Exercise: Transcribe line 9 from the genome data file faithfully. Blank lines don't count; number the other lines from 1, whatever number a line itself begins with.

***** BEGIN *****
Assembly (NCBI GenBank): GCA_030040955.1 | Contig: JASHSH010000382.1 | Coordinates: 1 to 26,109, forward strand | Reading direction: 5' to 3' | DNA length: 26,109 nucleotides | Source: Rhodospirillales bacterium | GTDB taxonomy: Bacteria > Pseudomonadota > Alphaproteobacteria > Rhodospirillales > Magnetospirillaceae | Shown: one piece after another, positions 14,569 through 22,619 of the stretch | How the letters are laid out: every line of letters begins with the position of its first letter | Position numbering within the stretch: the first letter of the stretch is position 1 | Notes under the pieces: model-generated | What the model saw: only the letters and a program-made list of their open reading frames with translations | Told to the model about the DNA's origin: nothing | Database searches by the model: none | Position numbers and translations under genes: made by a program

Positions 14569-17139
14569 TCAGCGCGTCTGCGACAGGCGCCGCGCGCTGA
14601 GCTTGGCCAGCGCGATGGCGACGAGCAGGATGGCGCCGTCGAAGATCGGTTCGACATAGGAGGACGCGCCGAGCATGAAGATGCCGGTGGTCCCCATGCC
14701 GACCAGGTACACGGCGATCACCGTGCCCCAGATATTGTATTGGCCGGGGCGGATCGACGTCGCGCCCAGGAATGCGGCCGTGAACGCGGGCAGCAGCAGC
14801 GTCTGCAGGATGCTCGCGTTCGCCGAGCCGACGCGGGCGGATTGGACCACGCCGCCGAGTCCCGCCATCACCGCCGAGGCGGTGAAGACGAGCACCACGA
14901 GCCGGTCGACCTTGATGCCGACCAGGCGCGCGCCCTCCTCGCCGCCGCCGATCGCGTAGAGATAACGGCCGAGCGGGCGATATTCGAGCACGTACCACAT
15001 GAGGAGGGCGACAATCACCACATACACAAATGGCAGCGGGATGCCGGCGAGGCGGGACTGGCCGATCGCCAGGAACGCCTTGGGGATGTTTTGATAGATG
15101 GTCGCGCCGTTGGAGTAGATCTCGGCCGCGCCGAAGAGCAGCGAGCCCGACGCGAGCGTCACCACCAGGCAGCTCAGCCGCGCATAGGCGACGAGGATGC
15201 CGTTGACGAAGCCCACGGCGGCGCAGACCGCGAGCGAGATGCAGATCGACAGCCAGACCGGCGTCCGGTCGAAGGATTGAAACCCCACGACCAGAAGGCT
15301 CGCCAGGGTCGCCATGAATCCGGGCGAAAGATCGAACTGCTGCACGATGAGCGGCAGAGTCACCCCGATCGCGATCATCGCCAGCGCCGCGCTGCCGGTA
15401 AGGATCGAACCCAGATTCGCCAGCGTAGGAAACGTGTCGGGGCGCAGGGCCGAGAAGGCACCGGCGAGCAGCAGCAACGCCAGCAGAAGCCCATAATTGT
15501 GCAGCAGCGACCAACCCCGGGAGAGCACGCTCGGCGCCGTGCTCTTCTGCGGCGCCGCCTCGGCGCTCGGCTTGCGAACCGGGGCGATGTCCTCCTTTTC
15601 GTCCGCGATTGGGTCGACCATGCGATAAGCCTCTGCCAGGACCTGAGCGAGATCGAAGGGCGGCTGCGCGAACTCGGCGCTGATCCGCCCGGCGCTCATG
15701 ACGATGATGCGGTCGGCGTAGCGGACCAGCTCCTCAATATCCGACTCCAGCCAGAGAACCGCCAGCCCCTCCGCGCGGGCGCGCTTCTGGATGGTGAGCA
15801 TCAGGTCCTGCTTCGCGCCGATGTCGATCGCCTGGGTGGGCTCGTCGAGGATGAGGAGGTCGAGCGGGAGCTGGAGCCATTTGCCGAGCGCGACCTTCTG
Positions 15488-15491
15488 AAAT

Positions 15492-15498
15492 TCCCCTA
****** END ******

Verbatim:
15101 GTCGCGCCGTTGGAGTAGATCTCGGCCGCGCCGAAGAGCAGCGAGCCCGACGCGAGCGTCACCACCAGGCAGCTCAGCCGCGCATAGGCGACGAGGATGC